Scott teeing it up for first time since Masters win

By Randall MellMay 8, 2013, 5:33 pm

PONTE VEDRA BEACH, Fla. – Adam Scott feels like he’s floating even when he isn’t wearing his green jacket around the house these days.

It’s a wonderful image Scott chose Wednesday to describe what it has been like in the month since he broke through to win his first major championship at the Masters. Given the weight of expectations he was saddled with as a prodigy, and the weight of failure in his collapse at the British Open last summer, Scott’s sense that he is floating delightfully captures what his life is like now.

Scott returns to play this week at The Players Championship knowing the challenge this sense of floating presents.

“Hopefully, I can take my head out of the clouds and come back down to earth and play some good golf,” Scott said before heading out to practice Wednesday morning.

Scott usually takes off four or five days after a major to decompress without touching his clubs. He said he took a week more than that after winning the Masters.

“It's been an overwhelming time for me,” Scott said. “Just so many people reached out to me, I was blown away. That comes from everywhere, especially Australia, but over here as well, other players, media, everyone. It was incredible.”

Scott was asked if he wakes up in the morning realizing he really is the Masters champ and it wasn’t all a dream.

“When I walk in the closet, and I put the green jacket on every morning, I do,” Scott said.

He wasn’t kidding. He likes wearing that green jacket.

“I've enjoyed that,” Scott said. “I've missed it the last couple days. It's the first couple days I haven't had it with me, so that's been a lot of fun, just wearing it around the house.”

Or floating around the house.

At 32, Scott could float the rest of his career if he wanted. Really, if he never wins another major, he won’t be remembered as a one-shot wonder. He’ll always be the first Australian to win the Masters. The feat will loom over the rest of his career. He is Aussie golf’s Neil Armstrong. He’ll be walking where no Aussie golfer ever walked before when he checks into the Augusta National Champions Locker room next year.

Here’s the thing, though, Scott wants so much more.

“It’s probably going to be the pinnacle of my career, because, also, of the whole of Australia, as the first Australian to win the Masters, but it's also not the end for me,” Scott said. “Hopefully, it's the start of me achieving my goals and trying to become the player that I've always dreamed of being.”

That’s why Scott did not come back earlier to play a PGA Tour event after winning the Masters. He wanted to feel like he was really ready to play. It’s also why he hasn’t yet returned to Australia since winning. He wants to build on this Masters title before celebrating back home.

“It’s cause for celebration, but we have a plan in place, and like I said, it's hopefully not going to stop with the Masters at the moment,” Scott said. “I want to keep focused while I can and try to make this my biggest year yet, and I think we can rustle up some celebration when I get home at the end of the year.”

Greg Norman, the most famous Aussie golfer, believes Scott is destined to surpass what he or any other Australian has achieved in the game.

“I think he will go on and win more majors than any other Australian golfer,” Norman said.

That’s a daunting task. Aussie Peter Thomson won five of them.

“Greg's had a huge belief in me,” Scott said. “Again, saying things like that, he strongly believes in my ability and he's always pushed me to achieve.”

Scott’s victory resonated beyond Australia.

“It was a great win for golf,” said Davis Love III.

Love knows how Scott’s popularity goes beyond Australia and even the game. The fact that the TV show “The Bachelor” wanted Scott after his Masters victory did not surprise Love. By the way, Scott turned down the show’s approach, saying he is in a committed relationship. He’s dating Marie Kozjar, a Swedish architect.

Love learned the strength of Scott’s mainstream appeal when he was hitting balls on a range at an event not so long ago. Love caught a glimpse of his daughter and two other girls on a golf cart racing toward him. He assumed they were coming out to watch him hit balls.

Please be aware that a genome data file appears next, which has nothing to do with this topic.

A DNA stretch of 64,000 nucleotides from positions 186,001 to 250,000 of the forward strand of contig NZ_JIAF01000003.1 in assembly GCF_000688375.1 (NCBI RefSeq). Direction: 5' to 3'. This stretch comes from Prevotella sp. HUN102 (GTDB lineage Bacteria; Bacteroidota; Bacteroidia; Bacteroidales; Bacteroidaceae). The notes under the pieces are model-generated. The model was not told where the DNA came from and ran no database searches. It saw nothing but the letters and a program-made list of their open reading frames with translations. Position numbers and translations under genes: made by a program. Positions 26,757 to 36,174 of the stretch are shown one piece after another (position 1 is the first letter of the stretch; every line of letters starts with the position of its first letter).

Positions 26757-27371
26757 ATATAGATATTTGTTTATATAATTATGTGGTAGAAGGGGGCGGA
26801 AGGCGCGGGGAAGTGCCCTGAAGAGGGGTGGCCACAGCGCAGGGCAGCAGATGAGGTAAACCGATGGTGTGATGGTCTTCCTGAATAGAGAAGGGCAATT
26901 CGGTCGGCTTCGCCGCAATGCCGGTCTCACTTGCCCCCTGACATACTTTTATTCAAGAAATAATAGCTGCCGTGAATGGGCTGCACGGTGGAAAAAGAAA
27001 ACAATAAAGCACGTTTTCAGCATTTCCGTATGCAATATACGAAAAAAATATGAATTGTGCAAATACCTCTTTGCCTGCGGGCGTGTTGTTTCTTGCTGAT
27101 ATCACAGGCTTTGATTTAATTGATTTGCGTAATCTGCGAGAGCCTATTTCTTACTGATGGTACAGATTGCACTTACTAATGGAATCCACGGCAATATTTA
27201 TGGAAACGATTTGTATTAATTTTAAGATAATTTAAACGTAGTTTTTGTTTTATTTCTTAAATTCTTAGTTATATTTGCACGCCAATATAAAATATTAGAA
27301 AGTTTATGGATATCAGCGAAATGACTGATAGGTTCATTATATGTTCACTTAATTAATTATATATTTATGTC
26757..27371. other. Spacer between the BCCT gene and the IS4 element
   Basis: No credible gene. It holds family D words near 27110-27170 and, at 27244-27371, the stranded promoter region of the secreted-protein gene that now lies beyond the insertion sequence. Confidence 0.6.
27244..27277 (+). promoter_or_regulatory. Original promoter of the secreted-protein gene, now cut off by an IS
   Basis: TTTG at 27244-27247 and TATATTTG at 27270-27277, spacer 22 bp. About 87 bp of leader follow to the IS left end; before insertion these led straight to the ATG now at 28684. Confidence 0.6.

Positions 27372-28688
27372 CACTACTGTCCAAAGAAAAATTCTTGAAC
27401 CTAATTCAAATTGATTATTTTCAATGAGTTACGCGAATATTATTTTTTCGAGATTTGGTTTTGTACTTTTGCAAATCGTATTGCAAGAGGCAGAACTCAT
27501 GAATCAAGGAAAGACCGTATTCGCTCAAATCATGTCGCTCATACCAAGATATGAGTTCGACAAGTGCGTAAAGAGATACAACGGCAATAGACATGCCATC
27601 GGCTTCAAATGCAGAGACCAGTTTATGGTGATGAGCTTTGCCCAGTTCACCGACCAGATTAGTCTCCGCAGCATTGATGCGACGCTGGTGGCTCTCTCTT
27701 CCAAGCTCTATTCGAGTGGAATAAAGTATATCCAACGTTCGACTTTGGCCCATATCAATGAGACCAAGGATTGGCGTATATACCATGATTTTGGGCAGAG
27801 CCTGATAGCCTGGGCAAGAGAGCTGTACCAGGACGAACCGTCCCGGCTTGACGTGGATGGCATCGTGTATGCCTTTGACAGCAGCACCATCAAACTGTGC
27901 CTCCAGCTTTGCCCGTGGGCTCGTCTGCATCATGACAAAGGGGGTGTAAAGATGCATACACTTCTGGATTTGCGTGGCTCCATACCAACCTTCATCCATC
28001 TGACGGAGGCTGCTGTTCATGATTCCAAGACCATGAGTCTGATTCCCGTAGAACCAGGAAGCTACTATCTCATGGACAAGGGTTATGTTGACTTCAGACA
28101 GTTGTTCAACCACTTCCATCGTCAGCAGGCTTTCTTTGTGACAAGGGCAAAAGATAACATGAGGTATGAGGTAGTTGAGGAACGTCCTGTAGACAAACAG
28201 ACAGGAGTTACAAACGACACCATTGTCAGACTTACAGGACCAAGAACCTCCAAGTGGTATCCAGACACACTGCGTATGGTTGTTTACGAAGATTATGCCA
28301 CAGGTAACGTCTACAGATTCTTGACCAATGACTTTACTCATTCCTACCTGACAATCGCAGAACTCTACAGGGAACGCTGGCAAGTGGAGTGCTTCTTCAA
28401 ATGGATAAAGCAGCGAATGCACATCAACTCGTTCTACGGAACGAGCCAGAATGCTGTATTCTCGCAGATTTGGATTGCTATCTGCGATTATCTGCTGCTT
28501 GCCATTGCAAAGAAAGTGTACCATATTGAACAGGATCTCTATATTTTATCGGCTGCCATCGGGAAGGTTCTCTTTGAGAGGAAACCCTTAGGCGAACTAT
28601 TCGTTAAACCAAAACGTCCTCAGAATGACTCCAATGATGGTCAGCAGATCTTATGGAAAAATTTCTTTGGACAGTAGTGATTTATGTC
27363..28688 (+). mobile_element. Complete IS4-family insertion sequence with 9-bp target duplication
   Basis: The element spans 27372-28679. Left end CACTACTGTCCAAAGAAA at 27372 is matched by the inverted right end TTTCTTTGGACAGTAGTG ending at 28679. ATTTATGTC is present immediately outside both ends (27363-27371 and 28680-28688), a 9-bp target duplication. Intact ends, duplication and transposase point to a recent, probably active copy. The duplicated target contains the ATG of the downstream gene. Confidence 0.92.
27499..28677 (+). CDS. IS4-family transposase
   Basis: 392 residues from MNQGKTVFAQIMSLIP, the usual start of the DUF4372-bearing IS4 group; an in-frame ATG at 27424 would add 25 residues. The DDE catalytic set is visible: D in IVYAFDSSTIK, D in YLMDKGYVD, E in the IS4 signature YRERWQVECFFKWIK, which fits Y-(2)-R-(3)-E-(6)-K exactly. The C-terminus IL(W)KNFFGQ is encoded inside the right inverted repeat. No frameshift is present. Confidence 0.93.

“My daughter doesn’t play golf,” Love said. “Guess who was hitting balls right beside me? Adam Scott.”

Scott is sure to have a growing following with his return to play this week. He is enjoying his new status, but he wants to keep building on his game this year. Whether, as Norman predicts, he can surpass Thomson’s five majors isn’t so much on his mind, but he does want more majors.

“I should set my goals high, like I always have,” Scott said. “If I can find the balance of using this as a motivator, and take the confidence out of what I was able to do at Augusta, then hopefully the floodgates can open. It happened a little bit for Phil Mickelson. Well, a lot for him, when he finally won his first major. He won four. So, if I keep focused, I think I believe I've got more in me. How many, I don't know. But I think if I keep doing the same things, I'll give myself a chance to win them.”

A chance to float even higher.

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Stricker shares first-round lead in South Dakota

By Associated PressSeptember 22, 2018, 12:48 am

SIOUX FALLS, S.D. - Steve Stricker shot a 7-under 63 on Friday to share the first-round lead at the Sanford International.

The 51-year-old Stricker was 8 under through 17 holes at chilly, rain-softened Minnehaha Country Club but closed with a bogey to fall into a tie with Jerry Smith, Brandt Jobe and David McKenzie.

Stricker only got to play seven holes in the pro-am because of rain that prevented the field from getting in much practice.

''You've just kind of got to trust your yardage book and hit to the spots and then try to make a good game plan on the way into the green, too, not really knowing where to hit it or where to miss it up there on the green. Sometimes it's good, too,'' Stricker said. ''You go around and you're focused a lot more on hitting it to a specific spot and not knowing what lies ahead in the course. So I guess today was the ultimate 'Take one hole at a time' because we didn't really know anything else, what was coming.''


Full-field scores from the Sanford International


Stricker has two wins and has not finished worse than fifth in six starts this season on the over-50 tour as he continues to play a part-time schedule on the PGA Tour. Next week, he will be one of U.S. Ryder Cup captain Jim Furyk's assistants at the matches outside Paris.

McKenzie, a 51-year-old Australian, had two eagles on the back nine, holing a wedge from 116 yards on the par-5 16th.

''We got told ... to play faster on No. 16, and so my caddie just said, 'Hit it in the hole so you don't have to putt it,' so I just did what he told me,'' McKenzie said.